Running like a Londoner
Written By: Michael A Bukur
One of the best ways to get acquainted with London is by strapping on your trainers and
exploring the city on foot. However, urban running can be intimidating, especially in a new city.
But be not afraid of running outside! Below are a few tips for running around London town.
- Be aware of cars
Traffic in London is unlike New York. Sometimes which direction to look is written on the
pavement of pedestrian walkways, but even so, I’d make looking both ways a habit. J-running
can be done, but added caution is required. Further, stick to running on the sidewalks as most
main streets are too narrow and crowded to accommodate runners alongside cars and
2. Main streets make for easy routes
Heading west or east in North London is best facilitated by the Thames Path or Euston Road.
Woburn Place is a great option for traveling north or south of North London. Following Woburn
Place south, you’ll find yourself nearly to the Thames, and following it north allows access to
Camden and eventually splits northwest toward Hampstead and northeast toward Kentish Town,
both neighboring the park Hampstead Heath.
3. Explore the parks
Parks can be a great way to freshen up your running routine, explore, and provide relief from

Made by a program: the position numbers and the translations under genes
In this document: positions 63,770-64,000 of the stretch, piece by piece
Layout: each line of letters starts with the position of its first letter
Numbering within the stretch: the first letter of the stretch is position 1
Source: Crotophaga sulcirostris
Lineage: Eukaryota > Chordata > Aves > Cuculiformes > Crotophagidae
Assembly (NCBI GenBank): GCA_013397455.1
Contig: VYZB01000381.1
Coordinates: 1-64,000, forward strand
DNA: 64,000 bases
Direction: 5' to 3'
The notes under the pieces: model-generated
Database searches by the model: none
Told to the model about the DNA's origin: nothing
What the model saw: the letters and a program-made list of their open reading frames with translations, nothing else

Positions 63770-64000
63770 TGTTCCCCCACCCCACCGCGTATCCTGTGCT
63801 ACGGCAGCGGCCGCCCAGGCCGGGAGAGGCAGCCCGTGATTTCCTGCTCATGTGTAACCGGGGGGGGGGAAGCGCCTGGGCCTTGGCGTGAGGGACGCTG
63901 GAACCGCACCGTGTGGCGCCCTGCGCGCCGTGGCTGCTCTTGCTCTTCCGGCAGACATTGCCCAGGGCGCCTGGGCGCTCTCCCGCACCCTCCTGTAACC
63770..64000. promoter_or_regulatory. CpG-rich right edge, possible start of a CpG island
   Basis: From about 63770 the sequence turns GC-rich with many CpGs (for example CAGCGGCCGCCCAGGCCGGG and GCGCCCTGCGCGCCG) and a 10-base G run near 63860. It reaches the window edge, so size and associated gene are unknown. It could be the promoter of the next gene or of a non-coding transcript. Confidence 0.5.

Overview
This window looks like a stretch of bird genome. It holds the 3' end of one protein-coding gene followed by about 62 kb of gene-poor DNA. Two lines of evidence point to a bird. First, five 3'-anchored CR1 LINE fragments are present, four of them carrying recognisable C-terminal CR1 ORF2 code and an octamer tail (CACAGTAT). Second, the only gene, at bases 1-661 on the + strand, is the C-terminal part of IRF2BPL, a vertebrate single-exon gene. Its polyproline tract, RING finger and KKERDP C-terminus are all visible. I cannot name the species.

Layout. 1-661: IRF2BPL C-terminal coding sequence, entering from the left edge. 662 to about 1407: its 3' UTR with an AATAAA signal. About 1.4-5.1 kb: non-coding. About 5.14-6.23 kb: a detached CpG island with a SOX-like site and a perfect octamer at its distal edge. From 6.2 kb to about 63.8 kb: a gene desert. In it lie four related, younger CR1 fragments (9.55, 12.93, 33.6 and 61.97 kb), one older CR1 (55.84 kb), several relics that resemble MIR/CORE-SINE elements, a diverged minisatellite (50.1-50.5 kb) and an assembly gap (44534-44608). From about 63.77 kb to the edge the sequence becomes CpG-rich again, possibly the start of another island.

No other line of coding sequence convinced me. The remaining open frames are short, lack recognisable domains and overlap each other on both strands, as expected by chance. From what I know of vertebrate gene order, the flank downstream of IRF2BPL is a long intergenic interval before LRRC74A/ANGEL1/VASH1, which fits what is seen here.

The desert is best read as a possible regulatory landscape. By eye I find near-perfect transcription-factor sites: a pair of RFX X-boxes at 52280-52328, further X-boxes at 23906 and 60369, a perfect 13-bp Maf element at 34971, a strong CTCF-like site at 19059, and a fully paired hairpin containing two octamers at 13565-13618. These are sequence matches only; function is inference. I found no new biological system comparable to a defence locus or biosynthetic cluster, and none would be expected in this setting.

the London traffic. Some parks are a short tube ride away, but there are also a few within
running distance of NYU London. North of the Thames, I’d recommend Regent’s Park, Hyde
Park, and Hampstead Heath. South of the Thames there are a number of smaller parks including
Battersea Park, Clapham Common, Brockwell Park, and many more. You should explore as
many parks as possible and choose the one that appeals to your running style and taste the most.
4. Grab your rain gear
Weather in London is notoriously rainy. Don’t let this put a damper on your running habit.
Combat the rain with a thin, windbreaker to wear as your outer layer. Additionally, a running
hat can help keep the rain from your face if it is raining especially hard. The wetness can do a
number on your running gear, so if you do happen to get wet, be sure to put all wet items out to
dry or throw them in the wash to avoid mold and persistent odor.
5. A healthy runner is a happy runner
Whether you’re a seasoned runner or just starting, it’s important to carry on a healthy practice
of the sport. Running in a new city can be hard, thrilling, scary, and much more. Amidst all of
the emotional and physical change a new place can bring, be sure to take a few moments every
day to check-in with your body and assess how you are feeling.
Get out there, get running, and see what London has to offer. Who knows, you might even find
yourself registering for a 5K, 10K, half or full marathon by time London is done with you.